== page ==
IPFW/Parkview Student Assistance Program

According to the Bazelon Center for Mental Health Law, in a national study, students named depression as one of the top ten impediments to academic performance. They also identified stress, sleep difficulties, and relationship or family problems. About 30% of all college freshmen reported feeling overwhelmed a great deal of the time.   

In the 2006 National College Health Assessment, 43.8% of the 94,806 students surveyed reported they “felt so depressed it was difficult to function” during the past year, and 9.3% said that they had “seriously considered suicide” during the year. If left untreated, depression can lead to suicide, which is the second leading cause of college students’ death, according to the APA. 


Everyone feels blue now and then, but being down in the dumps over a long period of time is not normal. A depressed mood, over time, can change the way a person thinks or feels, which then changes behavior. At some point, it becomes “clinical depression.” Depression is a medical condition, a treatable disorder. It is not a lack of willpower, a personal failure, or a sign of weakness.

The good news is that depression is treatable through medication, psycho

therapy (talking it out) and some behavioral and cognitive changes. Treatment generally alleviates symptoms 80% of the time.

About 15% of the population will suffer from clinical depression at some point in their lifetime. Some of them will attempt suicide.  Listen carefully when a

friend or relative complains of being depressed or tells you nobody cares. This may be a cry for help.  Depression is treatable and people do get better.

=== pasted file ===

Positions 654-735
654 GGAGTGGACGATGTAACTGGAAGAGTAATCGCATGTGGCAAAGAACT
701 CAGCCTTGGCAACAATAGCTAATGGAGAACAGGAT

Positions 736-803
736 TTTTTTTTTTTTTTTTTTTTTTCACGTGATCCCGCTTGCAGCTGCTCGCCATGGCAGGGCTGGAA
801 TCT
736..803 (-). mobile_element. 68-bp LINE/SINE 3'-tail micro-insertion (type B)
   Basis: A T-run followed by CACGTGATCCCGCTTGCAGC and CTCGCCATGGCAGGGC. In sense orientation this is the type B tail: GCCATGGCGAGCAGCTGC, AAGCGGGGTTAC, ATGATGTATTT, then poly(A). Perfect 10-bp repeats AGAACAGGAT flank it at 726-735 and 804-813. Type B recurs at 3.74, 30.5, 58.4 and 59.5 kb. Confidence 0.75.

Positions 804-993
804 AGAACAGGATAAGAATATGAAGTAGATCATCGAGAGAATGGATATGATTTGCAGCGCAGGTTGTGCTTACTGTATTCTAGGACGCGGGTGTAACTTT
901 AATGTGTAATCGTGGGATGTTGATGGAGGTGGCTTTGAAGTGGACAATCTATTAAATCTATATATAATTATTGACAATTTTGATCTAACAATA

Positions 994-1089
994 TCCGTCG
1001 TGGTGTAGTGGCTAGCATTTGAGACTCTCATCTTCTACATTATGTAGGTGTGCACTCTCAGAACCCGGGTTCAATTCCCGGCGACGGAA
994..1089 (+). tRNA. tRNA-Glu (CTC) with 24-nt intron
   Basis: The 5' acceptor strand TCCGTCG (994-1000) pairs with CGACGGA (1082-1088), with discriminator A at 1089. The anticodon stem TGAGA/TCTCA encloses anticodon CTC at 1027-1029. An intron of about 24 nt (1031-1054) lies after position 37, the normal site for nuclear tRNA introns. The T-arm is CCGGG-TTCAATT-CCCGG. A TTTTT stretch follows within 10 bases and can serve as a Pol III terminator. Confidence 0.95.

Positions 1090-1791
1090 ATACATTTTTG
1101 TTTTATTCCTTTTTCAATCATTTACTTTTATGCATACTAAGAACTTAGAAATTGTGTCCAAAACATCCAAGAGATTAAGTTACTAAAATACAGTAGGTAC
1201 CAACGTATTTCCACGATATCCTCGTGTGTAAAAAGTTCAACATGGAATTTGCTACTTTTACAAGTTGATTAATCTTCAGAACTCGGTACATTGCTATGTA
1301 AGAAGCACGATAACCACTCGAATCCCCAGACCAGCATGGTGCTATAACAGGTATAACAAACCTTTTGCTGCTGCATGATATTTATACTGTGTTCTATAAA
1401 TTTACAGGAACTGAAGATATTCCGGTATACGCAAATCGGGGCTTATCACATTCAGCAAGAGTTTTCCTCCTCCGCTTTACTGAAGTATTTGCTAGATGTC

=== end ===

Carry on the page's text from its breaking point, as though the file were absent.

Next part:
Symptoms of Depression

  • Feeling tired most of the time, a lack of energy
  • An “empty” feeling, ongoing sadness and/or anxiety
  • Loss of interest in ordinary activities, including sex
  • Sleep problems
  • Problems with eating and weight (loss or gain)
  • Excessive crying
  • Feelings of guilt, worthlessness, helplessness
  • Aches and pains that linger
  • Irritability
  • Poor concentration, memory lapses and difficulty making decisions
  • Feelings of guilt, hopelessness, or worthlessness
  • Thoughts of death or suicide, suicide attempts

Symptoms vary widely among people, and depression can sometimes hide behind a smiling face. Four or more of these symptoms may indicate a problem. If you, or someone you know suffers from depression, contact your Student Assistance Counseling Program for help. We offer individual counseling and also run a 10 week group session on Depression Recovery. Drop in at Walb Student Union, room 113 or call 260-266-8060. It’s confidential, it’s on campus, and it’s free. We want to help.